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This code was produced by: French Corporate Governance Institute

The preceding version of the “Guidelines for reasonable corporate governance” ended with the following remark: “This first version of the guidelines will provide a starting point for working towards more consistent corporate governance practices in France, and will benefit from feedback and proposals from its users to improve the relevance and efficiency of future versions.” Those guidelines provided the foundations for the MiddleNext corporate governance code that represents its direct application. This text has been explored in-depth by hundreds of companies. Others have used it to assess their governance. Academic colleagues have offered comments. After five years of discussions, analysis and feedback from users, the original version of these guidelines now needs to be updated by introducing fine-tuned adjustments and improvements.

These changes concern neither the spirit, the logic, nor the major principles established by the 2009 edition that we consider as the foundation for reasonable governance. In contrast, definitions for certain concepts have been introduced along with more detailed explanations of the logical construction and reasoning underpinning these guidelines. However, what matters most is that it is used by governance stakeholders, irrespective of the nature or size of their companies, and that it is capable of being adapted to their specific history, circumstances and needs.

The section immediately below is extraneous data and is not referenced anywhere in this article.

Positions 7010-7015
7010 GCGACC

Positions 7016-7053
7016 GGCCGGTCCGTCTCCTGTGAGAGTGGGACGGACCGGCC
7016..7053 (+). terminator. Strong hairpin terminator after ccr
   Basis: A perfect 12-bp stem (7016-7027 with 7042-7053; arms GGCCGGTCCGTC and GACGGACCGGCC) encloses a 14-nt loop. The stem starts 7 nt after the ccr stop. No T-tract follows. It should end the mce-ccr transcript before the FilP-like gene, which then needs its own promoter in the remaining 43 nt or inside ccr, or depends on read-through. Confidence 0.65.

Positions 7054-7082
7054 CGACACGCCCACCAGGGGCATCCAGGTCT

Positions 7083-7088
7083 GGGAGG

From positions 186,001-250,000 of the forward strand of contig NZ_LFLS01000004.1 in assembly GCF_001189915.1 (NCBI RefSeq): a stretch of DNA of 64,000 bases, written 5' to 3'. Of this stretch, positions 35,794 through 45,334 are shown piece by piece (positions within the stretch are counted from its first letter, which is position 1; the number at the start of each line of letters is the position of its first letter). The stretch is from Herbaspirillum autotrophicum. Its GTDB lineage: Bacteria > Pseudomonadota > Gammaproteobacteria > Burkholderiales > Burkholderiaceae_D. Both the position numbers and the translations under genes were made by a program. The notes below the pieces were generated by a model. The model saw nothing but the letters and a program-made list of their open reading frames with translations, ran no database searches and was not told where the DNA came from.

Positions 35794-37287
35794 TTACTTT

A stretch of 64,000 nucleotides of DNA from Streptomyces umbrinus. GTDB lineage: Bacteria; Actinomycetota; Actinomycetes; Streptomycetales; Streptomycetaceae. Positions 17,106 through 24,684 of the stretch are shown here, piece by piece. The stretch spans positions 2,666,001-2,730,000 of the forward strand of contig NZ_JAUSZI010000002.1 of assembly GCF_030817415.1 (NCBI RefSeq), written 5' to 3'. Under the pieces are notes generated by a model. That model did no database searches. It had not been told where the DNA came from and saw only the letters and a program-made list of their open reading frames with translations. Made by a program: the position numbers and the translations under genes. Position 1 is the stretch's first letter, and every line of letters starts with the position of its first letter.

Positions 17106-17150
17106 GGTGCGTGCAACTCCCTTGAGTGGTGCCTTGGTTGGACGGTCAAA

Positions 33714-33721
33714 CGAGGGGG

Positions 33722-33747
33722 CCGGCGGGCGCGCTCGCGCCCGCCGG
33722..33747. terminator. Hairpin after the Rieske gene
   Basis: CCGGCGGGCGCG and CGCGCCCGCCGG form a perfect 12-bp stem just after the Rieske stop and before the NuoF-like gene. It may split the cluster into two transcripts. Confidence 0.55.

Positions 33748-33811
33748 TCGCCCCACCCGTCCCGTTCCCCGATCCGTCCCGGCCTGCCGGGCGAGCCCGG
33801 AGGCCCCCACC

In the first part, we in consequence expand upon certain definitions and notions, such as creating confidence, which are critical to understanding the impact of reasonable governance on companies. In the second part, presenting the three powers of corporate governance (sovereign, executive, supervisory), we introduce new developments and analytical tools for better understanding the multiple realities of companies. This is accompanied by new points of vigilance that have been introduced based on feedback from users of the preceding version. Finally, the third part has been enhanced in order to o er a better definition of six corporate governance frameworks (versus five previously), indicating both the benefits and risks associated with each, along with recommendations for limiting these risks.

In the spirit of the previous version, these guidelines constitute a toolbox to assist governance stakeholders (managers, directors, shareholders, analysts, investors, consultants and experts) in producing their own analysis and assessments. This is the very essence of “reasonable governance” whose sole purpose is to promote growth in situational knowledge. That is why we already know that a future version will be further enhanced by contributors who are the users of these guidelines.

Pierre-Yves Gomez May 2015

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